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the Complete Review
the complete review - fiction

100 Strokes of the Brush
Before Bed

Melissa P.

general information | review summaries | our review | links | about the author

To purchase 100 Strokes of the Brush Before Bed

Title: 100 Strokes of the Brush Before Bed
Author: Melissa P.
Genre: Novel
Written: 2003 (Eng. 2004)
Length: 166 pages
Original in: Italian
Availability: 100 Strokes of the Brush Before Bed - US
One Hundred Strokes of the Brush Before Bed - UK
100 Strokes of the Brush Before Bed - Canada
100 Strokes of the Brush Before Bed - India
100 coups de brosse avant d'aller dormir - France
Mit geschlossenen Augen - Deutschland
Cento colpi di spazzola prima di andare a dormire - Italia
  • Italian title: 100 colpi di spazzola prima di andare a dormire
  • Translated by Lawrence Venuti
  • Published under the pseudo-pseudonym, Melissa P., the author's full name is Melissa Panarello
  • 100 Strokes of the Brush Before Bed was made into a film, Melissa P., in 2005, directed by Luca Guadagnino and starring María Valverde in the title role

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Our Assessment:

D : some decent writing, but largely pointless and depressing and ultimately ridiculous

See our review for fuller assessment.

Review Summaries
Source Rating Date Reviewer
The Age . 13/11/2004 Penny Hueston
Daily Telegraph . 24/8/2004 Jane Shilling
Entertainment Weekly D+ 29/10/2004 Jennifer Reese
The Guardian . 1/10/2004 Alfred Hickling
The NY Times Book Rev. . 7/11/2004 Lenora Todaro
The Observer . 10/7/2005 Catherine Humble
Sunday Telegraph . 22/8/2004 Helen Brown

  From the Reviews:
  • "One Hundred Strokes often reads like an R-rated version of Mills and Boon. If this isn't a publisher's schoolyard parody of the genre, it's just a young European girl turning her Latin and Greek-based education into a document of misplaced passion." - Penny Hueston, The Age

  • "On she slogs in pursuit of true love, through a sexual awakening that might seem a trifle schematic, if only it weren't all entirely true. (...) It would be surprising if a teenage diary were not rather callow and unformed in style, and perhaps it is the English translation, by Lawrence Venuti, that is responsible for the clunking genital euphemisms ("my fireplace", "his lance") to which Melissa is unluckily devoted." - Jane Shilling, Daily Telegraph

  • "Melissa drifts passively from one sordid sexual encounter to the next, offering scant analysis of her behavior but plenty of salacious, disturbing detail. The author needed a psychiatrist, not a publisher." - Jennifer Reese, Entertainment Weekly

  • "Not, as the cover would have it, "the Story of O for our times" so much as the Story of Oh Dear." - Alfred Hickling, The Guardian

  • "The peek into Melissa's liaisons holds an interest more prurient than literary. While the book has immediacy, its lack of insight -- something one hopes for in the whispered intimacy of a diary -- makes it predictable and even tiresome." - Lenora Todaro, The New York Times Book Review

  • "The novel makes a rather sophisticated commentary on desire, showing it as stemming from a lack in the self which it ceaselessly attempts to heal." - Catherine Humble, The Observer

  • "One thing that can be said for it is that it does read very convincingly as the work of a precocious teenager. It's seething with reckless confidence, isolated angst and portentous convictions of the romanticised self. (...) Most of her tale made me simply sad at her very normal loneliness and self-hatred, and angry at those who are complicit in making her feel cheap and dirty in what I hope are abnormal situations for a young teenager to inhabit." - Helen Brown, Sunday Telegraph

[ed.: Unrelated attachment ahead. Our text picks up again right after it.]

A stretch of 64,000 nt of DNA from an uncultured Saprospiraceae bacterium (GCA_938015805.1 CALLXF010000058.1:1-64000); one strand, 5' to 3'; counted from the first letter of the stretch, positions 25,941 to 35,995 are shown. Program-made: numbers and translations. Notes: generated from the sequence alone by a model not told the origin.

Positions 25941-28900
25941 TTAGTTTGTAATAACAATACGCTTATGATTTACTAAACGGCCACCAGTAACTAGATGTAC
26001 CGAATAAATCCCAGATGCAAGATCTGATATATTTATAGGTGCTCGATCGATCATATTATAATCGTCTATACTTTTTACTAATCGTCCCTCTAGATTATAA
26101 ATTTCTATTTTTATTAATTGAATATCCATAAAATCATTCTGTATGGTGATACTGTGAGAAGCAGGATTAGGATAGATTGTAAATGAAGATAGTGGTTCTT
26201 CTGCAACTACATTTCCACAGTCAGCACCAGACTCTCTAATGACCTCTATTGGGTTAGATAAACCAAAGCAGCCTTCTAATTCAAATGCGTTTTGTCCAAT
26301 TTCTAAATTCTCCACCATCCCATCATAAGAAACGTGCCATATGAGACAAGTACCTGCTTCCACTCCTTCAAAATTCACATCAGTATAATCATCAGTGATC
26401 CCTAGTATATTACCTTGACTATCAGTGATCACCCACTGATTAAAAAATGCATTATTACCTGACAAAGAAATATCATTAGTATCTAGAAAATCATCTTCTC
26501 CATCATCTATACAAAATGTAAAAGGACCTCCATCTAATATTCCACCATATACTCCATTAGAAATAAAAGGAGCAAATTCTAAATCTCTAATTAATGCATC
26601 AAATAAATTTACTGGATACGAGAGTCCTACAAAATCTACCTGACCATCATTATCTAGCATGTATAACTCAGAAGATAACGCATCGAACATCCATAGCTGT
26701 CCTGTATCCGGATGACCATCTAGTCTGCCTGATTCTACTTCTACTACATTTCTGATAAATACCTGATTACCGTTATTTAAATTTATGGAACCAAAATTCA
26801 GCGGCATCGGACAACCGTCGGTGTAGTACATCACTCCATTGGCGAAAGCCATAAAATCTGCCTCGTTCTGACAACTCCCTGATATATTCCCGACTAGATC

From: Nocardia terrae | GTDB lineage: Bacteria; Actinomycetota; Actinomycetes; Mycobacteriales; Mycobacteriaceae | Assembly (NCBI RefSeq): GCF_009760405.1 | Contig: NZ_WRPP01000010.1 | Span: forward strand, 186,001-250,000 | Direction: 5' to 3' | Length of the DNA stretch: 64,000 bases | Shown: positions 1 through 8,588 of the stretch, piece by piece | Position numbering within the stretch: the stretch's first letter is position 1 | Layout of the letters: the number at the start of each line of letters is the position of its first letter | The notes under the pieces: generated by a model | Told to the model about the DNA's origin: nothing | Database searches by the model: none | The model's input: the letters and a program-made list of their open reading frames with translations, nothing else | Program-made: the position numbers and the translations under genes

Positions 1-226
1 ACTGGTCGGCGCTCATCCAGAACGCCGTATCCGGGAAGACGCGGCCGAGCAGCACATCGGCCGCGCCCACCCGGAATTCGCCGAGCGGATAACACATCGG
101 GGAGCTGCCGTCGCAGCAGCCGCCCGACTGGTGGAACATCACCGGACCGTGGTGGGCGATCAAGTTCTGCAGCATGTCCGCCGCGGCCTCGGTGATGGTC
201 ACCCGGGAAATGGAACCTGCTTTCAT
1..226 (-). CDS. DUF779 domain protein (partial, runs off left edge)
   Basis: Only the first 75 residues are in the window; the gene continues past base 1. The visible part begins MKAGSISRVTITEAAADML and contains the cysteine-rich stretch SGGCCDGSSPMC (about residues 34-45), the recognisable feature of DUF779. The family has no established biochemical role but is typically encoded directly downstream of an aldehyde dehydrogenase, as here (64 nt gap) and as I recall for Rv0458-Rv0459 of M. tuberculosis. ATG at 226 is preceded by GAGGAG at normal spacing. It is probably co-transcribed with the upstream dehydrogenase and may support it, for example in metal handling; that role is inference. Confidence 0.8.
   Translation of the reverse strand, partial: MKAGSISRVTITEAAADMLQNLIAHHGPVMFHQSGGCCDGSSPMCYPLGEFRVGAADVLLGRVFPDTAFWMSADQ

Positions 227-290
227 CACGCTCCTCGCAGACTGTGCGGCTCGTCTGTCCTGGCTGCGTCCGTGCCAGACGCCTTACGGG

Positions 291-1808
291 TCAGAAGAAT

Please note that these ratings solely represent the complete review's biased interpretation and subjective opinion of the actual reviews and do not claim to accurately reflect or represent the views of the reviewers. Similarly the illustrative quotes chosen here are merely those the complete review subjectively believes represent the tenor and judgment of the review as a whole. We acknowledge (and remind and warn you) that they may, in fact, be entirely unrepresentative of the actual reviews by any other measure.

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The complete review's Review:

       One Hundred Strokes of the Brush Before Bed may well be a fictionalised memoir. The narrator is a Melissa, the book presented as her diary between 6 July 2000 (when she -- like the author -- was just fourteen) and 12 August 2002. Regardless of whether it is taken for fact or fiction, it's a depressing tale of a confused and self-destructive girl who looks for an outlet in sex. Her relentlessly bleak (mis)adventures almost make you wish she'd turn to drugs instead; indeed, she resembles a junkie, finding pleasure in the occasional moment, but reduced to the most sordid behaviour to obtain it. Yes, there's a fair amount of sex-description in this book, and some verges on the erotic -- but the circumstances and the participants are such a horrible lot that it almost puts you off sex entirely.
       Melissa barely mentions any friends, and certainly none she can really talk to, and her parents are clueless and uninterested. That leaves only her diary, in which she recounts her woes and sexual encounters (the two being closely related). "Now, Diary, I do know I desire her", is the sort of thing she writes -- because there's nobody she is either willing or able to say these things to, and nobody cares, generally not even the objects of her interest (and, alas, certainly not the reader).
       So it begins when she's fourteen, growing into womanhood and ready for some action. The first guy she throws herself at is typical of the princes she is attracted to, consenting only to do her after he sets down the ground rules:

He said he would do it with me only if nothing came of it, if there'd be nothing between us but sex, which we'd seek out only when we had the desire for it.
       What Melissa wants, of course, is everything but sex -- love, mainly, but also that human contact and respect and mutual affection. But instead of telling the bum that he can go fuck himself -- rather than her -- she decides maybe this is a good idea. Unfortunately, there's too little here to make believable her claim that she's a besotted little girl who is certain that romance might blossom in such a relationship. It comes as no surprise that sex isn't all it's cracked up to be either: